Cargill, ‘the worst company in the world’, to launch meat-free burgers

Ben Chapman

A giant US agriculture firm described by environmentalists as the “worst company in the word” is set to join the meat-free revolution.

Cargill, which has been accused of being one of the largest drivers of deforestation in Brazil, is to create vegan hamburgers and “mince”, putting it into competition with startups like Beyond Meat and Impossible Foods in the red-hot market for imitation meat.

Cargill’s fake-beef products will be made from either soya or pea protein and be sold by retailers under their own labels from April.

Beef is associated with particularly high carbon and methane emissions, often several times those of chicken or pork.

Much of those emissions emanate from clearing trees in richly biodiverse regions like the Amazon and neighbouring Cerrado forests to make way for grazing land.

Soya, from which many meat alternatives are made, is also associated with large-scale deforestation, although it is considered a more efficient use of land than cattle grazing.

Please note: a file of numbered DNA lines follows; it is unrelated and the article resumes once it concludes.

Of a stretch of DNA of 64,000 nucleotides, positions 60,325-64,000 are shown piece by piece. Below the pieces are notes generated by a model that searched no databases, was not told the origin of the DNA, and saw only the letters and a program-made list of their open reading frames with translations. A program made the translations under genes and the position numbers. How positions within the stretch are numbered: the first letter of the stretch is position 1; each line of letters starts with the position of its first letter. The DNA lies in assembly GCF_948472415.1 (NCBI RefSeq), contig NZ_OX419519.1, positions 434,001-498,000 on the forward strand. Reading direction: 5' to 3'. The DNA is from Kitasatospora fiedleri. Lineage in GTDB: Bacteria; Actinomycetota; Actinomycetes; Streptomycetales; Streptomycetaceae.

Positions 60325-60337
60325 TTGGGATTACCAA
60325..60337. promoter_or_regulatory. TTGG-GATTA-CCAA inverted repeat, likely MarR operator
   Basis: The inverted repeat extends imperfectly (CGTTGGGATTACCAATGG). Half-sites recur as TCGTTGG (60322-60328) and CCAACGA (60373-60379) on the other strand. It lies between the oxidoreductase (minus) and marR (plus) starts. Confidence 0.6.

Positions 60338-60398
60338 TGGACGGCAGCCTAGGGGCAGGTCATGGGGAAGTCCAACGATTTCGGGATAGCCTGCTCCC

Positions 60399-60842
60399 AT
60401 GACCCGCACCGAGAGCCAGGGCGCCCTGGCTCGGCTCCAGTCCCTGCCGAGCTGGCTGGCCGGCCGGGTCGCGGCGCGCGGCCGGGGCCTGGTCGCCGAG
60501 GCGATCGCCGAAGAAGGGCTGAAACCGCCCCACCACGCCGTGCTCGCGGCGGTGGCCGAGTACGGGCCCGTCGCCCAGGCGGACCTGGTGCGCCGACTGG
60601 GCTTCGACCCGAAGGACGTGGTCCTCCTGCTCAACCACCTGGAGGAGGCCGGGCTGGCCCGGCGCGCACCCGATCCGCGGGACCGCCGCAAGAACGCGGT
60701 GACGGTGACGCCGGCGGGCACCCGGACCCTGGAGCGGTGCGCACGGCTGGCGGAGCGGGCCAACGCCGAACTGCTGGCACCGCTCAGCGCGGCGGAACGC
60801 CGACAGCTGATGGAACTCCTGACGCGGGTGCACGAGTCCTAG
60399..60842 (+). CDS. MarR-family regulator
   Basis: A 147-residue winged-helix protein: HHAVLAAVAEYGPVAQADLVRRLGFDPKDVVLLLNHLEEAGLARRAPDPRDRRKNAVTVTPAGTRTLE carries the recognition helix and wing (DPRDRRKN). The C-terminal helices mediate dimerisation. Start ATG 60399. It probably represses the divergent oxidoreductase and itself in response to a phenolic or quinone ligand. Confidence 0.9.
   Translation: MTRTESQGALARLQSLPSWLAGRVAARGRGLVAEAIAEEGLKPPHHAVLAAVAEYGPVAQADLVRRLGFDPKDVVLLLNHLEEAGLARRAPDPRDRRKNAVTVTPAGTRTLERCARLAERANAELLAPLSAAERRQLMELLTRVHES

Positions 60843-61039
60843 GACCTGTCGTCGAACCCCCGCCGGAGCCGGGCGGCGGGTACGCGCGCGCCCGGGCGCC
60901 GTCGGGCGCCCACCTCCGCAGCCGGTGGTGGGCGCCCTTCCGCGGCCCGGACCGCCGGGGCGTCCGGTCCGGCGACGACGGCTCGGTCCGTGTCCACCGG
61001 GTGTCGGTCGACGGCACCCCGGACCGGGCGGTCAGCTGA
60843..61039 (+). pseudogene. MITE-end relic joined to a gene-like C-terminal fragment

Cargill is one of the world’s largest traders of soya beans and conceded last year that it would not meet its commitment to net-zero deforestation by 2020.

America’s largest privately held company exported 39 million tonnes of soya from Brazil between 2006 and 2016, according to Trase, an organisation that seeks to hold companies to account by tracking commodity supply chains.

Deforestation in Brazil increased rapidly last year as wildfires raged and environmental protections were slashed under president Jair Bolsanaro’s government.

“We believe we’re uniquely positioned to be very effective and efficient in the supply chain,” said Elizabeth Gutschenritter, managing director of Cargill’s alternative protein team.

American NGO Mighty Earth produced a report in July alleging that Cargill was the worst company in the world thanks to its environmental impact.

Mighty Earth chief executive Henry Waxman noted that: “In contrast to the oil and tobacco industries, for instance, bad practices… are not inherent to the products Cargill sells, and are, in fact, entirely avoidable.”

There are 1 billion acres of previously degraded land where crops can be grown without further imperiling native ecosystems, at no additional cost, Mighty Earth said.

Demand for plant-based alternatives to animal products is soaring as consumers become increasingly conscious of the carbon footprint of what they eat.

Barclays forecast last year that sales of meat alternatives could hit $140bn (£108bn) in the next decade - around a tenth of the global meat market.

Cargill has already made tentative steps into meat alternatives, investing $75m in Beyond Meat's pea protein supplier back in August.

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